Donna chooses to wander around the shops. Suddenly a pair of shoes catches her eye, the most perfect comfortable pumps that match her dress impeccably. And there is a 50% discount. Donna rushes into the store, and asks the attendant to bring her a pair. Yes, they do have Donna’s size. She takes off her sneakers to try them on, and ping! An SMS shows on her cell-screen informing her that she has three minutes to get back to the DY or forfeit her turn. Donna looks down and notices another customer trying on her discarded sneakers. She panics, grabs the sneakers off the innocent customer’s feet, runs down the street wearing only socks and dashes into the post office to hear “Number 633 to counter 3”. “Noooooooooo!” screams Donna as she swoops on to counter 3, waving her number like a winning lottery ticket, “I was here all the time”. Number 633 scowls at her but grudgingly concedes (Israelis have come a long way!).

Donna purchases her stamp. “What else do you need?” asks the clerk.

“Nothing thanks”, responds Donna. “How much is it?”

The clerk has to look it up in her chart. She has not sold a stamp for some time, and the price is not stated on the stamp itself. “Two shekels, fifty,” she discovers.

Donna carefully takes out a note from her wallet. Since the old green 20 shekel note has been replaced with a red one, the purple 50 shekel is now green, the blue 100 shekel is now orange and the old orange 200 shekel note is blue, Donna tends to be extremely careful about handing over money. But the stamp is now hers. To be licked and stuck and sent on its way.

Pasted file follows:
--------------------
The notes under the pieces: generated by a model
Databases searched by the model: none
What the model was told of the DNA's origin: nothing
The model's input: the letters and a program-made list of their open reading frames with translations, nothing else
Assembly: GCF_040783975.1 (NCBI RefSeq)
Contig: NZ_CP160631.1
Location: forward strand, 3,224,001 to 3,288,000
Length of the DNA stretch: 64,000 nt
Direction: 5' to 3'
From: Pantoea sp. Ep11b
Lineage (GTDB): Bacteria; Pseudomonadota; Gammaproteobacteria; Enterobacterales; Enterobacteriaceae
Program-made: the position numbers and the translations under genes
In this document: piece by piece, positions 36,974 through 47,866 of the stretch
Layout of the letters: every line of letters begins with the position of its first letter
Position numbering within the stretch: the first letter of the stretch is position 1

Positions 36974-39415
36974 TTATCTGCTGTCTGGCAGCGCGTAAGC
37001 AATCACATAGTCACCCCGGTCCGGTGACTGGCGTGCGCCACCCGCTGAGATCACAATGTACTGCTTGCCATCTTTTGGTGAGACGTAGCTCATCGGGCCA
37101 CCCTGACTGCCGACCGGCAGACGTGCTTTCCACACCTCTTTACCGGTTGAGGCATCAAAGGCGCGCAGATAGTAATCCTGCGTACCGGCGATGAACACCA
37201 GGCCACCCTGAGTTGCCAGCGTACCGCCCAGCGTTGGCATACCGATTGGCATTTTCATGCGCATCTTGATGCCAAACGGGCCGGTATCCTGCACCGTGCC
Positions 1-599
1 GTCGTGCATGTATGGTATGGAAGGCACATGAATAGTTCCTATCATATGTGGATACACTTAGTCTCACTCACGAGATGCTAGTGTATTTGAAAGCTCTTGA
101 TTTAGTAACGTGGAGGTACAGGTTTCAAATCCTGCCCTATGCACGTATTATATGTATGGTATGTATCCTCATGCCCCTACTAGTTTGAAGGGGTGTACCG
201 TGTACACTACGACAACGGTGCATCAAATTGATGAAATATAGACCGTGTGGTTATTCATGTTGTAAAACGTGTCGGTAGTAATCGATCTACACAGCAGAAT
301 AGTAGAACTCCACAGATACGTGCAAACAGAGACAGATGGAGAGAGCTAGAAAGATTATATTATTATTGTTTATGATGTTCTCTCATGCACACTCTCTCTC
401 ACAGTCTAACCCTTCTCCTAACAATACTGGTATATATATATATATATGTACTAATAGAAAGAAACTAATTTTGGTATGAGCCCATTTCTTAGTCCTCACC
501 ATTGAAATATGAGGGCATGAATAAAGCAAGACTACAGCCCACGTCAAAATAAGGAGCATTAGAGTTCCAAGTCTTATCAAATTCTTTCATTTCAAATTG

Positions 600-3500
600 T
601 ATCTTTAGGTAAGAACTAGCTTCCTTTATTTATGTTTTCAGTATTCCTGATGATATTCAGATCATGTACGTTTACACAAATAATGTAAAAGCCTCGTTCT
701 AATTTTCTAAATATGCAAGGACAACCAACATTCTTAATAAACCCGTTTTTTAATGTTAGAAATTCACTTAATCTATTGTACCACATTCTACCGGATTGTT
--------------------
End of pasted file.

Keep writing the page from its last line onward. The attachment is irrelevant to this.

“Where do I mail the letter?” she asks the clerk, who is now dealing with client 633. The clerk has to look this up too, then gives Donna detailed instructions on how to get to the nearest mail box, just a five-minute sprint from the branch. Donna puts on her sneakers and triumphantly walks down the street. She locates the box immediately outside the shoe store, where her pumps are patiently awaiting.

To be truthful, waiting in the post office is not as traumatic as it used to be. People are more patient, the clerks almost polite and we have phones to keep us entertained. Most packages actually arrive although if you are buying Purim costumes it’s best to place your order near the New Year. You can even track your package as it crawls painfully to its destination. Kudos to the DY for reinventing itself in an era in which we write less and text more. It’s now an independent company earning a small yet distinct profit. And frankly, if it took the Jewish people 2,000 years to wander around the world schlepping our baggage until we finally reached our destination, how is the Doar Yisrael supposed to function any differently?

About the Author
Judy was born in England, but studied in the Hebrew University, after which, she taught English and worked as a translator. She was raised in Bnei Akiva, and has seven children, all of whom served in IDF and are married. She is one of the founding families of Hashmonaim, a village near Modiin, and has strong views on our rights in the Land of Israel, religious presence in the Land and our obligation to serve the country.